History teaches us one thing: The only reason a government would seek in any way to disarm the people would be if that government was planning to do something that the people would need to be armed to prevent. Disarmament - for any reason and no matter how "reasonable" - is an act of tyranny per se and is a tactic whose trajectory is enslavement."
In the United States, moreover, the case is even clearer, as the Second Amendment expressly forbids federal infringement on the right of the people to keep and bear arms.
Furthermore, Mr. Raskin and every federal office holder swore an oath to "preserve, protect, and defend" the Constitution, that would include the Second Amendment.
If publishing a tirade against the Second Amendment and calling anyone who supports it an insurrectionist or "deranged" is not an open, hostile, and notorious violation of that oath of office, then I don't think I understand what "preserve, protect, and defend" means.
Finally, Raskin wraps up his screed by revealing even more fully his ignorance of history:
The fanciful claim that the Second Amendment exists to allow armed groups to overthrow the government is the basis for the equally deranged claim that the people must have an arsenal equal to the government's. But nothing in the Constitution guarantees any person a right to a military-style assault weapon, a tank or any other military-style weaponry.
Actually, Mr. Raskin, the Constitution doesn't have to guarantee anything to any American. Our rights are not to be found in any document. Our right to protect our lives, liberty, and property is a natural right that we enjoy as an endowment from our Creator. The federal government, on the other hand, has no rights. The government has whatever authority the people consent to grant to it, and the power to disarm the people in any way or of any weapon or on any pretext or prejudice is not among those powers. Period.
Mr. Raskin would do well to read my articles on the history of the militia and the Second Amendment and to refresh his memory of this statement from the Declaration of Independence concerning what Americans - and all men - have a right to do should politicians take it upon themselves to destroy liberty, rather than protect it:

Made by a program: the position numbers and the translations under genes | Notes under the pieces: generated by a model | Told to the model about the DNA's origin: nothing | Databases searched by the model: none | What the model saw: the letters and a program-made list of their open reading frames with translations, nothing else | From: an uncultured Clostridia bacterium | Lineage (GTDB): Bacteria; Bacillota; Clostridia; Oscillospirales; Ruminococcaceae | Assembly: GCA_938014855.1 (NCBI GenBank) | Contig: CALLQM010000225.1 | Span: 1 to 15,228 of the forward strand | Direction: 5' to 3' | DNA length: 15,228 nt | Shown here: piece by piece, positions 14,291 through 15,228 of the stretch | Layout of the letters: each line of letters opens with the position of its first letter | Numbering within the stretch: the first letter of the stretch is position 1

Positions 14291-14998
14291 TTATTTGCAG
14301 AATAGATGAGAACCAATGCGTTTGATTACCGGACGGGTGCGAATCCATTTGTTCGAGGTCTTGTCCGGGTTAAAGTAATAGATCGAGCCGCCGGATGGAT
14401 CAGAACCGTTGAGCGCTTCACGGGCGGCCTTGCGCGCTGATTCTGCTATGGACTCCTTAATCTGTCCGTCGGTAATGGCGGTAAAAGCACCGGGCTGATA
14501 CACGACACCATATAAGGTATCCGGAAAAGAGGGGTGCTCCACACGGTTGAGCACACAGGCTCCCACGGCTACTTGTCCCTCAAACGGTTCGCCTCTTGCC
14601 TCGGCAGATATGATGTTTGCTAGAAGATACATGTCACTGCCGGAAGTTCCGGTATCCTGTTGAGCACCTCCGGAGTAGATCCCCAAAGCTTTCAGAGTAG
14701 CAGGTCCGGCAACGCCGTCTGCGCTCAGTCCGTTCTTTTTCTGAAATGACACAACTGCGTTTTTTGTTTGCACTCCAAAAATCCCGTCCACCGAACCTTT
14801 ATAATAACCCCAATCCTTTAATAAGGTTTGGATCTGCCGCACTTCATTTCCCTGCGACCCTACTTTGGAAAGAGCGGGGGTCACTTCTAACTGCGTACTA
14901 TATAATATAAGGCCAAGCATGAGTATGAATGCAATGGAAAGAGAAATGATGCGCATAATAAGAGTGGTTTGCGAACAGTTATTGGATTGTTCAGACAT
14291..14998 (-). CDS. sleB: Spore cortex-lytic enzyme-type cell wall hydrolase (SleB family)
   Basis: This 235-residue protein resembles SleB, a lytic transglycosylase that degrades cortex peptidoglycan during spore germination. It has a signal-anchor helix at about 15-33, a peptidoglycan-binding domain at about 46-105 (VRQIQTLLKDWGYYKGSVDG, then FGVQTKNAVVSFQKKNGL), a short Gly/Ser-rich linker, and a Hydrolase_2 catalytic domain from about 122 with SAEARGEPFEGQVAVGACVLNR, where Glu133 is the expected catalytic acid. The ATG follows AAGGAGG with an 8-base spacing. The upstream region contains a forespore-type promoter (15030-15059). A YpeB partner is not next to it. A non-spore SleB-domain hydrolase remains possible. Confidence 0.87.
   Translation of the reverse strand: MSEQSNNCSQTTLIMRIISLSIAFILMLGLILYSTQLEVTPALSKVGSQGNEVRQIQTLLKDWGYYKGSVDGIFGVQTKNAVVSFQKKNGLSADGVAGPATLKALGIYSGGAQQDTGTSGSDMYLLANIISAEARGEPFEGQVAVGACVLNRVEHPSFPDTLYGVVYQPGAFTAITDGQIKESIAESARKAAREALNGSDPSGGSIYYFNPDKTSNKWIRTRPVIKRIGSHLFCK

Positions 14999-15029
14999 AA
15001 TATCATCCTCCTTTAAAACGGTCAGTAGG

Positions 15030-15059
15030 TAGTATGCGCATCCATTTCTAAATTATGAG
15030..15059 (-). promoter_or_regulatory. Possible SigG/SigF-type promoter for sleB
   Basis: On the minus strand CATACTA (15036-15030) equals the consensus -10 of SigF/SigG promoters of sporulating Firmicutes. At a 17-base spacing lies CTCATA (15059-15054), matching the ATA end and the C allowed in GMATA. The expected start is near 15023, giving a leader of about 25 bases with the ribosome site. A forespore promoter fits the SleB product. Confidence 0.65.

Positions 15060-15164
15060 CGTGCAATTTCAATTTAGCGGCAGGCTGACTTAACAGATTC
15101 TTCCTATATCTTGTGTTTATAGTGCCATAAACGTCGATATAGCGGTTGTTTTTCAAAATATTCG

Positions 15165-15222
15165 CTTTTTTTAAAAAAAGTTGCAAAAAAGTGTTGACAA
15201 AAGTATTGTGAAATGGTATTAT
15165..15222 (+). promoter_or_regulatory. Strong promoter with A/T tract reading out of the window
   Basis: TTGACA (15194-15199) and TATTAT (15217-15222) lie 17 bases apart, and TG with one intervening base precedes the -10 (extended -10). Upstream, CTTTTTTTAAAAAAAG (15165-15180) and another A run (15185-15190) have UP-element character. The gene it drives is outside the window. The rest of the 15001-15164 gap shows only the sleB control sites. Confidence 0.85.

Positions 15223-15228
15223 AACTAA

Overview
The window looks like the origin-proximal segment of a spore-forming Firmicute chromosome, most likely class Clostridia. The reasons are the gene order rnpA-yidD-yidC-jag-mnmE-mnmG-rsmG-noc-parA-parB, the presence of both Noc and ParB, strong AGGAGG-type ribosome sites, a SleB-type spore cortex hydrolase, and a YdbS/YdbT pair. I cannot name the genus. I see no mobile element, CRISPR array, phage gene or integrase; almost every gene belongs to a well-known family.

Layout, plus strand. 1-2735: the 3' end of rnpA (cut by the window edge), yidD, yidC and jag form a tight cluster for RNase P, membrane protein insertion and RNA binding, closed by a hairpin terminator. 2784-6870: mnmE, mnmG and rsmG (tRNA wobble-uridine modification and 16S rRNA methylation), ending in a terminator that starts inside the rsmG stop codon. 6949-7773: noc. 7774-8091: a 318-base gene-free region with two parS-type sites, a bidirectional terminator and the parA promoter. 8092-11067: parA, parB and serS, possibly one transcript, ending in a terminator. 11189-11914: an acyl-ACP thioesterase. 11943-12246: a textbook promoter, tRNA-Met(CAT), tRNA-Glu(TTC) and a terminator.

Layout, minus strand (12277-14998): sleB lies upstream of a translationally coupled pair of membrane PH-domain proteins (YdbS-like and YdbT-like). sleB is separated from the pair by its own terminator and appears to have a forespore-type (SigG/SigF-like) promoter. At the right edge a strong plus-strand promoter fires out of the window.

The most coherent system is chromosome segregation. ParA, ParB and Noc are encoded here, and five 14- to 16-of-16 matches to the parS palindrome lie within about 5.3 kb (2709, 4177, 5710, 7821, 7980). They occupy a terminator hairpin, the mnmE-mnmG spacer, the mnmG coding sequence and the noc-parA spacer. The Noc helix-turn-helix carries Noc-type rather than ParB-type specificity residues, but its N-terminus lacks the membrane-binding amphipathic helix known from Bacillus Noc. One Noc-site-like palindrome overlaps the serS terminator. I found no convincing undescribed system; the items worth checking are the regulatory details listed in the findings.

Governments are instituted among Men, deriving their just powers from the consent of the governed, - That whenever any Form of Government becomes destructive of these ends, it is the Right of the People to alter or to abolish it, and to institute new Government, laying its foundation on such principles and organizing its powers in such form, as to them shall seem most likely to effect their Safety and Happiness.
But when a long train of abuses and usurpations, pursuing invariably the same Object evinces a design to reduce them under absolute Despotism, it is their right, it is their duty, to throw off such Government, and to provide new Guards for their future security.
Clearly this fool has never read, let alone understood the Declaration of Independence.
Every city they take your right to self defense becomes a jungle. Authoritarians hate the Constitution because it limits their power.
The Patrick Henry Speech to Virginia Ratifying Convention, June 5, 1778
"Guard with jealous attention the public liberty.***
Suspect everyone who approaches that jewel.
Unfortunately, nothing will preserve it but downright force.
Whenever you give up that force, you are ruined.
The great object is that every man be armed.
Everyone who is able might have a gun."